Finkelstein D.B. & Brassell S.C. (2008) Biosynthesis of wax esters during desiccation: an adaptation for survival on the early Earth? Gordon Conf. Org. Geochem., Plymouth, NH.

Brassell, S.C. (2008) Sedimentary records of biomarkers as milestones for evolutionary innovations. Geol. Soc. Amer. Ann. Mtg., Houston, TX.

Finkelstein D.B., Brassell S.C. & Pratt L.M. (2008) Evolution of Wax Esters as Storage Lipids in Microbial Mats. Geol. Soc. Amer. Ann. Mtg., Houston, TX.

Brassell S.C. & Dumitrescu M. (2008) Biogeochemical evidence for environmental constraints on cyanobacterial populations during an Oceanic Anoxic Event. Amer. Geophys. Union Fall Mtg., San Francisco, CA.

Finkelstein D.B. & Brassell S.C. (2008) Biosynthesis of wax esters during desiccation: an adaptation for survival on the early Earth? Amer. Geophys. Union Fall Mtg., San Francisco, CA.

Harvey M.C., Brassell S.C., Belcher C.M., Montanari, A. (2008) Combustion of fossil organic matter at the K/P boundary. Geology 36, 355-358. doi: 10.1130/G24646A.1 Villinski J.C., Hayes J.M., Brassell S.C., Riggert V.L. & Dunbar R.B. (2008) Sedimentary sterols as biogeochemical indicators in the Southern Ocean. Org. Geochem. 39, 567-588. doi:10.1016/j.orggeochem.2008.01.009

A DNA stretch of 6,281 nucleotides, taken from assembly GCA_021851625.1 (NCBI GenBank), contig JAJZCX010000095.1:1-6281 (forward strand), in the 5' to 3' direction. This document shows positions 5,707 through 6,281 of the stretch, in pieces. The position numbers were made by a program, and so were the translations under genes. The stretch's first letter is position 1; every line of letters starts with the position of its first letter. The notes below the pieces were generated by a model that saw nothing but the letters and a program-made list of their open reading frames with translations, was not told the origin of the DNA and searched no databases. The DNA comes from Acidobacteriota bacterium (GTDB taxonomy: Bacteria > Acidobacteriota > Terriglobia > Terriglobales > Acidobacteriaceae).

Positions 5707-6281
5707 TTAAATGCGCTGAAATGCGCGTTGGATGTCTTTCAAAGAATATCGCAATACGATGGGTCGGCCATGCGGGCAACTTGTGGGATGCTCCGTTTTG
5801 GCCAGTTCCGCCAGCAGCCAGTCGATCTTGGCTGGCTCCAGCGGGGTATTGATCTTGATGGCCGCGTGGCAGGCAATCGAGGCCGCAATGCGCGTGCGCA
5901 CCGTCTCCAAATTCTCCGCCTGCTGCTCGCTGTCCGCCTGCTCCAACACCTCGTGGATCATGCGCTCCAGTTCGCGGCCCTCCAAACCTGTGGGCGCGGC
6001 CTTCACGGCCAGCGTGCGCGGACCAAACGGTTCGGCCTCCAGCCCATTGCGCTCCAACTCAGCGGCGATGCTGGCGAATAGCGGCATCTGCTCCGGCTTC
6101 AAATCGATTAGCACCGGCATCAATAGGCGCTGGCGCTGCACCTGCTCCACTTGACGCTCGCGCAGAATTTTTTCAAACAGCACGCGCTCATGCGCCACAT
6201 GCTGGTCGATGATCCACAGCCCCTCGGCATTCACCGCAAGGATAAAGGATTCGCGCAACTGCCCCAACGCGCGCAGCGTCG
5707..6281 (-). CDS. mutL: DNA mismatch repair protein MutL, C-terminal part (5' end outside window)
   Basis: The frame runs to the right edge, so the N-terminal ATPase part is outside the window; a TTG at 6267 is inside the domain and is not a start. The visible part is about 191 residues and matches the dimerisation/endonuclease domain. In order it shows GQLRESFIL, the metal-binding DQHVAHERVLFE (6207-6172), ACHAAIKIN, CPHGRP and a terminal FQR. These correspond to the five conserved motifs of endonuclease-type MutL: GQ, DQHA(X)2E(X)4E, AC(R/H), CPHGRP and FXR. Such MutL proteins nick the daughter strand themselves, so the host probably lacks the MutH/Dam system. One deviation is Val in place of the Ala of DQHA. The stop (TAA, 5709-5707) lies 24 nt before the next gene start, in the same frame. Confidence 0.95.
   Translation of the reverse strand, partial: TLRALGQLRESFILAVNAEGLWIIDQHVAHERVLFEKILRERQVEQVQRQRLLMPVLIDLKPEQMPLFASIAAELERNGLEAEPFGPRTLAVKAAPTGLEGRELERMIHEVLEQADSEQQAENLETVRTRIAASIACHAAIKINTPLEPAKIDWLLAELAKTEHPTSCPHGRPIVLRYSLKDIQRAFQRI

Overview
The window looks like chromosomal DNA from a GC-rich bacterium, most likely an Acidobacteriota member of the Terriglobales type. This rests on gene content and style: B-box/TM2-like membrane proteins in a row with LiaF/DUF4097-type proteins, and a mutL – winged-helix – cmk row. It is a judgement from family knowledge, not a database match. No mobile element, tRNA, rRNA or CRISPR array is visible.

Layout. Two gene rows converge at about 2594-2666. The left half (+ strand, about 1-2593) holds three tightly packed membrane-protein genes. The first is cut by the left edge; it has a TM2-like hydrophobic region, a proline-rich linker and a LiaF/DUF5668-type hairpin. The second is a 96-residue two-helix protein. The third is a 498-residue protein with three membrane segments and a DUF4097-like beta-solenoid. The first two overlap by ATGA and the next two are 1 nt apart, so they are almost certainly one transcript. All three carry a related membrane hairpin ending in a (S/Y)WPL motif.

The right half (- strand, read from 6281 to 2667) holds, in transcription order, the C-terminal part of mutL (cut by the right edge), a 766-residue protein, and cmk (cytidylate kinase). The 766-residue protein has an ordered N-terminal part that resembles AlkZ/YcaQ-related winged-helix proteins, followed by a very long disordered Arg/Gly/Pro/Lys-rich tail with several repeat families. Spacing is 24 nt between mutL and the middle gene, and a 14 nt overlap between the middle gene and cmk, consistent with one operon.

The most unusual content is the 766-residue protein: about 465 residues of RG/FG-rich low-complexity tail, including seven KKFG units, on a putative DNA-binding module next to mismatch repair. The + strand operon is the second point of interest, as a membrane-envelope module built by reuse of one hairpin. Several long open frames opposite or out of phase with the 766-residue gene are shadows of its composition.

Wang R.L., Zhang S.C., Brassell S.C., Tomasi D., Scarpitta S.C., Zhang G., Sheng G.Y., Wang S.M. & Fu J.M. (2008) Geochemical signals and paleoclimate changes in a 16,000 14C year sedimentary record from Lake Gucheng, eastern China. In Geochemistry Research Advances, (ed. Stefánsson O.) pp. 143-161. Nova Science.

Brassell S.C. et al. (2004) Recognition of alkenones in a lower Aptian porcellanite from the west-central Pacific. Organic Geochemistry 35, 181-188. (pdf)

Wang et al., (2004) Steroids in sediments from Zabuye Salt Lake, western Tibet: diagenetic, ecological or climatic signals? Organic Geochemistry 35, 157-168. (pdf)

Bac M.G. et al. (2003) Seasonal variation in alkenones, bulk suspended POM, plankton and temperature in Monterey Bay, California: implications for carbon cycling and climate assessment. Organic Geochemistry 34 (6), 837-855. (pdf)

Bralower T.J. et al. (2002). New Evidence for abrupt climate change in the Cretaceous and Paleogene: an Ocean Drilling Program expedition to Shatsky Rise, northwest Pacific, GSA Today, 12(11) 4-10. (pdf)